Read-alikes: Readers who enjoy Lukyanenko’s anthology-style novel, a blend of the surreal and the real, and the feel of gritty urban streets may find Viktor Pelevin’s anthology of stories, A Werewolf Problem in Central Russia and Other Stories, attractive. Pelevin’s work consists of eight stories, some of which resemble parables, about supernatural phenomenon in modern Russia. The tales serve as a satirical critique of contemporary Russia, not unlike Lukyanenko’s appraisal of Russia’s intimate bedfellows, the Dark and the Light. One story is reminiscent of the way Lukyanenko describes the sleeping human population, unaware of the warring magical factions surrounding them. In one of Pelevin’s tales, the protagonist discovers that everyone around him is asleep at all times and volunteers to join the sleeping masses. Another Pelevin story describes the acceptance of a human into a coven of werewolves as a commonplace event, not unlike the believable fantasy world of Night Watch. Unlike Lukyanenko, Pelevin includes comedy and whimsy into his stories. For readers who want a lighter version of Night Watch, Pelevin’s anthology should serve them well. Jim Butcher’s Storm Front, the first novel in the Dresden Files series, may interest readers who enjoy a blend of mystery and fantasy, rich and realistic descriptions of a magical world existing in an urban setting, a dingy modern city, a fast-paced read, and an Everyman protagonist. Harry, an average magician living in contemporary Chicago, goes into business as a private consultant working side-by-side with the Chicago police department. A double murder committed by a dark magician draws Harry into a battle against an evil force. Dry humor distinguishes Butcher’s narrative from Lukyanenko, but the dark tone, the first-person narrative, and the urban appeal parallels Night Watch. Full Moon Rising by Keri Arthur may interest Night Watch fans as a good cross-over from urban fantasy to paranormal romance. It combines fast-paced narrative, well developed central characters, sundry fantastical creatures, no lack of action, and a mystery to uncover. Riley Jensen, a half vampire half werewolf member of the Directorate of Other Races, an agency charged with the capture of nonhuman criminals, joins forces with a sexy vampire to find her twin brother who has gone missing. Although Full Moon Rising lacks Lukyanenko’s philosophical dialogue, it makes up for it with full-bodied characters and plenty of action. Readers who enjoy darker urban fantasies, well-developed characters, and an entirely believable supernatural world parallel to an urban reality may find Charles de Lint’s Forests of the Heart an excellent read. Although it is not as fast-paced as Night Watch, it develops the main and secondary characters thoroughly and is a compelling read. The supernatural world is rich and convincing, while the fictional city of Newford is as believable as Chicago or New York. The novel centers on two women, Ellie and Betina, who possess magical abilities to connect to the supernatural world. Meanwhile, the malicious and bitter Gentry, Gaelic spirits from native Ireland, and the Manitou, the indigenous Native American spirits, are vying for supremacy over the supernatural world. Ellie and Betina, with the help of their friends, must find a way to put a stop to the war by dangerously entering into the supernatural world and harnessing its immense powers. Neil Gaiman’s Neverwhere should interest readers who identify with average protagonists who must overcome great obstacles in order to save the day. Moreover, Gaiman is adept at describing the psychological, the symbolic, and the philosophical, all important elements of Lukyanenko’s work. Gaiman’s complex characters and gritty London Below will attract Night Watch fans. Neverwhere centers on the life of Richard Mayhew, an average Londoner up from the English countryside. After helping a strange girl, Door, Richard discovers he is trapped in an alternate reality know as London Below. In order to escape from London Below, Richard must help Door uncover why her father was marked for death by the evil forces of the underground city. It is a tale of good versus evil set in a gritty urban otherworld. Gaiman is careful to show how reality penetrates the surreal world of London Below, and that the real and the fantastic often intertwine.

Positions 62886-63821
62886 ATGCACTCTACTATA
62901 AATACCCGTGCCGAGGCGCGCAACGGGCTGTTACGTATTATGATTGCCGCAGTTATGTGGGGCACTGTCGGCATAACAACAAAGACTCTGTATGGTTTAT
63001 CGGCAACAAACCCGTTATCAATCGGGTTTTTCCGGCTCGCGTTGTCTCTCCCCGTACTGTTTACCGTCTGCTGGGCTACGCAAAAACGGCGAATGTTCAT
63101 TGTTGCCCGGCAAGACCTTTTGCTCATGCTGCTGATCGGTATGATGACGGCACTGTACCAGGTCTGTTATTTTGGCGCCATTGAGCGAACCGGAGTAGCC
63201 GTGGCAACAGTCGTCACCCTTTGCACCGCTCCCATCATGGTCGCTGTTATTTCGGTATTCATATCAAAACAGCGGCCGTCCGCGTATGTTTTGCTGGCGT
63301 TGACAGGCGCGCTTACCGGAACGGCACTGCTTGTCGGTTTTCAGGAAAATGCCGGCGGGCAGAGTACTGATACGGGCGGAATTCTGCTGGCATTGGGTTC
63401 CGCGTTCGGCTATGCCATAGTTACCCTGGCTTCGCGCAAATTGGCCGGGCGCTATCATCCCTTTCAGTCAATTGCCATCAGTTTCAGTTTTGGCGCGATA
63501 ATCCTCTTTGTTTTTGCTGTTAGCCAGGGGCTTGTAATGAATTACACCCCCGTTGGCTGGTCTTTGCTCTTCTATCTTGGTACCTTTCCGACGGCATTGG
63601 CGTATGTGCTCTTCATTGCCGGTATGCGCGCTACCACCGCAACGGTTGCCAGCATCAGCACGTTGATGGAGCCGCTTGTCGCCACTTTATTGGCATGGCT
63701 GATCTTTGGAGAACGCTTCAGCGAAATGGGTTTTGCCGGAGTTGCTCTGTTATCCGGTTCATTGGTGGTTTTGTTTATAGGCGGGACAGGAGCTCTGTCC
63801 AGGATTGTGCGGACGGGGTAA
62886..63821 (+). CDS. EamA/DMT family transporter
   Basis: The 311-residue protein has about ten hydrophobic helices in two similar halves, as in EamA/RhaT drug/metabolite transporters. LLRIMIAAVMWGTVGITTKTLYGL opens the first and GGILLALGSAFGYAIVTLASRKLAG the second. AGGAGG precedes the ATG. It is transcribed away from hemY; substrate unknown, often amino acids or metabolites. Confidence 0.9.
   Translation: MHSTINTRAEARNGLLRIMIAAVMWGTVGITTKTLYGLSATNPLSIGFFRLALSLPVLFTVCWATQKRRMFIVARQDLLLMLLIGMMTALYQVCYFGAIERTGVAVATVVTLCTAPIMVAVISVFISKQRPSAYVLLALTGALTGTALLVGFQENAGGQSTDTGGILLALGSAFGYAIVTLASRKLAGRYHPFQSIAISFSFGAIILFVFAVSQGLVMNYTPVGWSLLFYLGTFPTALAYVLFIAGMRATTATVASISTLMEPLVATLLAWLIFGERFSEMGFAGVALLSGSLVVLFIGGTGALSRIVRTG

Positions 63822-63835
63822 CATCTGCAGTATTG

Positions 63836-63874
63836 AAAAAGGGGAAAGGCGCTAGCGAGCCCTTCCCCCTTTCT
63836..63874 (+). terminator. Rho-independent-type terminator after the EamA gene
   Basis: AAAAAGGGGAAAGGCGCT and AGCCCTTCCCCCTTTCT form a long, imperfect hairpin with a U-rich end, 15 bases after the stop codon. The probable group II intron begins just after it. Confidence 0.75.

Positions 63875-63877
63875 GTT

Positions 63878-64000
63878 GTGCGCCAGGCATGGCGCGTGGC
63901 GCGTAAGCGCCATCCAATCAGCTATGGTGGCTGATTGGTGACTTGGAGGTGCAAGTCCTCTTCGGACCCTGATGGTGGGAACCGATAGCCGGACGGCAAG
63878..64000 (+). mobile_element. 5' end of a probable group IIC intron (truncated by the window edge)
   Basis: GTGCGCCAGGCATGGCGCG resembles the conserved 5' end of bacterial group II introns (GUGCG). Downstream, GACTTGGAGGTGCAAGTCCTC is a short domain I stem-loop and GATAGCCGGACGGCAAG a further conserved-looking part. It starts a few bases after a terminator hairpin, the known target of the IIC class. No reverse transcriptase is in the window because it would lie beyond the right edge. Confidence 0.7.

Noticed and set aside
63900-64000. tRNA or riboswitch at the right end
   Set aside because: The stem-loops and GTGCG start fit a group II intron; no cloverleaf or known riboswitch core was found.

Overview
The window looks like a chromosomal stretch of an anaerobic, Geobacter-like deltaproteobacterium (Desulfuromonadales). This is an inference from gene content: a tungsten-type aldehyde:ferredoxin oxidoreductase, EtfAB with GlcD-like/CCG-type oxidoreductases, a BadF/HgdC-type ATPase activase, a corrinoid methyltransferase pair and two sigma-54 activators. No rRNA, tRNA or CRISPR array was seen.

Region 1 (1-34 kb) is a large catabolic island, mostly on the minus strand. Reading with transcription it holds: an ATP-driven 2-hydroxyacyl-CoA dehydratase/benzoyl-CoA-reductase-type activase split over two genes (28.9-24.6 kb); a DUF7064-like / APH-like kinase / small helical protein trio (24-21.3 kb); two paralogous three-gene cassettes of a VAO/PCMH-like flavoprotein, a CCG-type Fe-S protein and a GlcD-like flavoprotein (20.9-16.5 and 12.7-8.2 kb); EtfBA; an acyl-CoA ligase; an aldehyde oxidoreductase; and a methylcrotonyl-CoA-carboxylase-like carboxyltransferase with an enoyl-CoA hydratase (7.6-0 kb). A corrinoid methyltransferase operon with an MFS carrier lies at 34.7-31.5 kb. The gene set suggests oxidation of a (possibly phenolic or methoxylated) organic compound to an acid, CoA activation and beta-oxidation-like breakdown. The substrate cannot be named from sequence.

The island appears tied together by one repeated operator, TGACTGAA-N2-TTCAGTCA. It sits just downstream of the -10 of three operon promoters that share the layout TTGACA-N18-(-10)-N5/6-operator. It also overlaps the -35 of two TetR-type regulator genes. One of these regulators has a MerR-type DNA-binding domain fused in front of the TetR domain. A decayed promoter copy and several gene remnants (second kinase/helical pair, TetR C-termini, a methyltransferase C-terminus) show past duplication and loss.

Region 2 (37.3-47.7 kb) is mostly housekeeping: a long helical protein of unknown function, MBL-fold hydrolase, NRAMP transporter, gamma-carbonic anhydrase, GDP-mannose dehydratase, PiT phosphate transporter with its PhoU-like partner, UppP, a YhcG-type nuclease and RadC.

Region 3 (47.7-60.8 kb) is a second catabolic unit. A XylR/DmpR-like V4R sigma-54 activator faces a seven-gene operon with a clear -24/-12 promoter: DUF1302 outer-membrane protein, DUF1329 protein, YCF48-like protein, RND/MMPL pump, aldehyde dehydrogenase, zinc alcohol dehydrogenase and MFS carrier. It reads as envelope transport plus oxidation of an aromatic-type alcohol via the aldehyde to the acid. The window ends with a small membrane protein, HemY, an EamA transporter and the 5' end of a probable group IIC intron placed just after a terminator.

Red Flags: Graphic violence; disturbing images of evil; nontraditional ideas of free love and sex